Southeastern Section–55th Annual Meeting (23–24 March 2006)

Paper No. 10
Presentation Time: 5:15 PM


JOHNSON, Reuben C.1, PETRUNY, Loren M.1, HAMES, Willis1 and KING Jr, David T.2, (1)Geology, Auburn University, Auburn, AL 36849, (2)Geology, Auburn University, Dept Geology - 210 Petrie Hall, Auburn, AL 36849, N/A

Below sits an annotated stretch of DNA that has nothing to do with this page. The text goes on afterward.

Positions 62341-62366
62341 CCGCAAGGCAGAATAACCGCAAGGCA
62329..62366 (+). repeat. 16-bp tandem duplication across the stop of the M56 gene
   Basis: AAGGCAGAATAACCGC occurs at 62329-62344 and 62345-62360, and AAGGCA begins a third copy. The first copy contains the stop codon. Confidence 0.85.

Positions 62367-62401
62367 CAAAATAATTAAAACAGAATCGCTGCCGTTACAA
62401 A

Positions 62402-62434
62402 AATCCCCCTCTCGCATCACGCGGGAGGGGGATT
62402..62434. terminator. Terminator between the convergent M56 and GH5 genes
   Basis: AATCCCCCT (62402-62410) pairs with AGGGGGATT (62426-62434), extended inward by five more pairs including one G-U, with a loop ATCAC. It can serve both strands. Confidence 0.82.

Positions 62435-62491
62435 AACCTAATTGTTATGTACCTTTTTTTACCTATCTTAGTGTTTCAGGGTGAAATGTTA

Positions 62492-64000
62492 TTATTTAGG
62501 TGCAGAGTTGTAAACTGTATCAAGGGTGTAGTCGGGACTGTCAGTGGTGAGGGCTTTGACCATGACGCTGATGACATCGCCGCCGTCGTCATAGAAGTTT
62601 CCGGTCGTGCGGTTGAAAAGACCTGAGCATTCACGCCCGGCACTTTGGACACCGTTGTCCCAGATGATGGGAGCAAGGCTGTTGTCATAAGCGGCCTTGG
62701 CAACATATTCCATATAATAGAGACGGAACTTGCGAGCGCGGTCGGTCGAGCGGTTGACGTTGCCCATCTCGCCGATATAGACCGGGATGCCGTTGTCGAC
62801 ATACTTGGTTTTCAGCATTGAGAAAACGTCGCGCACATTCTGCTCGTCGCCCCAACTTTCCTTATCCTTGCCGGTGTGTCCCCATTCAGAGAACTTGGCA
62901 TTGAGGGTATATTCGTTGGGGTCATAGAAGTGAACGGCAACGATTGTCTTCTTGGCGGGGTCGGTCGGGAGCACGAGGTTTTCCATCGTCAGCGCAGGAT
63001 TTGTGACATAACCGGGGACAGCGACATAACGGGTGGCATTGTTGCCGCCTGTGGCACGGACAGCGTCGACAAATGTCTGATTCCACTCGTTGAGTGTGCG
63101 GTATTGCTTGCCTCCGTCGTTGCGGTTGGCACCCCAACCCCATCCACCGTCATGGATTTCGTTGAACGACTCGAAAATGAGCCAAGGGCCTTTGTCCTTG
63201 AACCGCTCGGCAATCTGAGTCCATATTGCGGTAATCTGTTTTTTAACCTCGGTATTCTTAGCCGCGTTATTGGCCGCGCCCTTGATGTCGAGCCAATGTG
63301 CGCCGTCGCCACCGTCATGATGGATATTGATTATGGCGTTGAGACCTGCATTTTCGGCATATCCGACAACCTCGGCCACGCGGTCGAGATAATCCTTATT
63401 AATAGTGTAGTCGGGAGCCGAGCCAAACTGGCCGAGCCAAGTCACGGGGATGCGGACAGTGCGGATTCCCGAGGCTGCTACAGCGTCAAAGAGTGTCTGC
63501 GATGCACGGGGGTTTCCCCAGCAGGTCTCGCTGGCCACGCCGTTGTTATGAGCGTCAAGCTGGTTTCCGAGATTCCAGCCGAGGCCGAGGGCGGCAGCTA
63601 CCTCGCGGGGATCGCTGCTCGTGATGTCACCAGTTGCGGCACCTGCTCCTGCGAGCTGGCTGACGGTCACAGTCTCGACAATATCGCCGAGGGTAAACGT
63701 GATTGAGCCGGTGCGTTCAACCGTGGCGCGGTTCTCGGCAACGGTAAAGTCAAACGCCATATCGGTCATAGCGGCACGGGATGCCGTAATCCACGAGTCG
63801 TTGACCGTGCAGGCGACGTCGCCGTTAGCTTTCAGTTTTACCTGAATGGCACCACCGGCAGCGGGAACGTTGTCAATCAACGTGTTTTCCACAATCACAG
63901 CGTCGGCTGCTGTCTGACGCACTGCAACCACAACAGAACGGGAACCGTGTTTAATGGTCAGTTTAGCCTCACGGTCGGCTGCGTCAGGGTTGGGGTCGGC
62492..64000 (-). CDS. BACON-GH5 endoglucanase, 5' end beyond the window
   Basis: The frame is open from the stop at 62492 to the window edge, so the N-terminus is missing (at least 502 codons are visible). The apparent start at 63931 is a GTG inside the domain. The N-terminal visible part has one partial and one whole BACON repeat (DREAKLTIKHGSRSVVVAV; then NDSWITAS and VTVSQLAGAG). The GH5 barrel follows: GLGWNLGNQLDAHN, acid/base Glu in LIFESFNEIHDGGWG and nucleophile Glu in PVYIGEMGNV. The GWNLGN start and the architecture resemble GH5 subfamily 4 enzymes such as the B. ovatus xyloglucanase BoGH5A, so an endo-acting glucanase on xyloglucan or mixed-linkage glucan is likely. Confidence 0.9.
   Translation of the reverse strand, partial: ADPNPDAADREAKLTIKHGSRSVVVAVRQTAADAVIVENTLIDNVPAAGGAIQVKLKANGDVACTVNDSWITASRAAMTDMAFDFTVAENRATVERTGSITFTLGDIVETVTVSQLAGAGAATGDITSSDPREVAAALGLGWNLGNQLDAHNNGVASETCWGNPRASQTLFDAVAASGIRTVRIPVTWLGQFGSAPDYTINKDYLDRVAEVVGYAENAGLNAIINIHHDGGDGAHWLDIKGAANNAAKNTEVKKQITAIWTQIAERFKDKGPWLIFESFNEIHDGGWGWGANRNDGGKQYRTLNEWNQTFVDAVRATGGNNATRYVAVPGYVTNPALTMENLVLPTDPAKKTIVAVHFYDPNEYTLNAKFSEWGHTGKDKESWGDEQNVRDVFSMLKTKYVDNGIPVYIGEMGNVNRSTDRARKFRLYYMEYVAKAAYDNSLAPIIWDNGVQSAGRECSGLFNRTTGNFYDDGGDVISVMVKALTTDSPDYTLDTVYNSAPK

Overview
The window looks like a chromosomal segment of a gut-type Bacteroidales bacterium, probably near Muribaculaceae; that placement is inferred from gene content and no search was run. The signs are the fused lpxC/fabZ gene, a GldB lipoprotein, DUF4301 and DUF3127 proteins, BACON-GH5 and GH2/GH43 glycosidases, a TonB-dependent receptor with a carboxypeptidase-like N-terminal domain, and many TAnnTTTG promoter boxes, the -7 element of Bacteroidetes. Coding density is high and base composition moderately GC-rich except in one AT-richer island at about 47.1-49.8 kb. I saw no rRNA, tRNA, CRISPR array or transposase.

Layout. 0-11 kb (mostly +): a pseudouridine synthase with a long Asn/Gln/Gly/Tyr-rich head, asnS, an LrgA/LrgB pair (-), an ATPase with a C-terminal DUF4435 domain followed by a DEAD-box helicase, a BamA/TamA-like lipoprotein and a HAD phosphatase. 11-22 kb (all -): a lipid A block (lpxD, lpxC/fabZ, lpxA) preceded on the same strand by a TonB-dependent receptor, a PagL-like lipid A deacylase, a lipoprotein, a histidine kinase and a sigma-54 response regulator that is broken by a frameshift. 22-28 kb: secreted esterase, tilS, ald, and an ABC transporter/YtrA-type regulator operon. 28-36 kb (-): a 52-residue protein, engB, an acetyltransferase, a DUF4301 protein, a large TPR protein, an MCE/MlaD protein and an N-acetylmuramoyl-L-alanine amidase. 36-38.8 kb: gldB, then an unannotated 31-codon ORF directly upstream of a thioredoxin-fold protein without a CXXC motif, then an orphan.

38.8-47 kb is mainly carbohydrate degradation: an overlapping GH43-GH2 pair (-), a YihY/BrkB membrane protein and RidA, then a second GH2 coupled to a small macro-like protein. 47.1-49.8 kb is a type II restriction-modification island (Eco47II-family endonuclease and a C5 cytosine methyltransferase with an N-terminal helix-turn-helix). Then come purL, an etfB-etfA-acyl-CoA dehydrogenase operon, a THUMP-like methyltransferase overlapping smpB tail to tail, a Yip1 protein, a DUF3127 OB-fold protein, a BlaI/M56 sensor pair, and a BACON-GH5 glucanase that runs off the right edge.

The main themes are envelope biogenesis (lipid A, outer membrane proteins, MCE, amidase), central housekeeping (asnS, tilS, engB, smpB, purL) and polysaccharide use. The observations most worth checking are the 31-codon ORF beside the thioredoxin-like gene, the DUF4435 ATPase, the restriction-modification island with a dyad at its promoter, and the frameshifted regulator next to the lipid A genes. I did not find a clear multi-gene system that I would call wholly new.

The Wetumpka structure (7.6 km diameter; 32°31.2'N, 86°10.4W) is a shallow-marine impact structure that formed in water about 35-100 m deep. Wetumpka has a crystalline rim and a sedimentary floor. Recent core drilling revealed a basin-filling stratigraphy consisting of an upper layer of highly deformed and broken target strata and a lower layer of clast- and matrix-supported polymict breccias. These lower breccias are mainly coarse, poorly stratified polymineralic, crystalline clast-bearing sands. The lower breccias are interpreted to represent fall-back ejecta mixed with resurge-deposited material. Quartz grains within the clastic matrix of lower breccias display shock-characteristic multiple sets of planar deformation features, and deformation-induced twinning and brittle fractures. Shock features are also conspicuous within grains of muscovite, garnet, feldspar, and kyanite (derived from both the target Appalachian basement and overlying immature Lower Cretaceous sediments). Illite aggregates (in forms that mimic larger micas) occur sparingly in the lower breccia matrix and are inferred to be pseudomorphs formed by thermal and mechanical decomposition of muscovite. The stratigraphic age of the Wetumpka impact structure is Late Cretaceous (probably Campanian) based on the age of the youngest deformed target strata (i.e., the Mooreville Chalk). The complete stratigraphic age bracket for Wetumpka is Campanian to late Pliocene. The younger age is from flat-lying gravel units on tops of hills in and around the structure. We are undertaking a program of dating shock-metamorphosed K-bearing minerals from the lower sands in ANIMAL (the Auburn Noble Isotope Mass Analysis Laboratory). Our initial laser fusion analyses of individual, shock deformed muscovite crystals (exhibiting polysynthetic, mechanical twins) yielded ages approximately coeval with regional Appalachian basement deformation (c. 300 Ma) suggesting little loss of accumulated radiogenic 40Ar during shock deformation. Our subsequent analytical approaches will shift to incremental heating analysis of single crystals, and the illite pseudomorphs, to better evaluate the extent of argon loss and timing of argon retention in these crystals.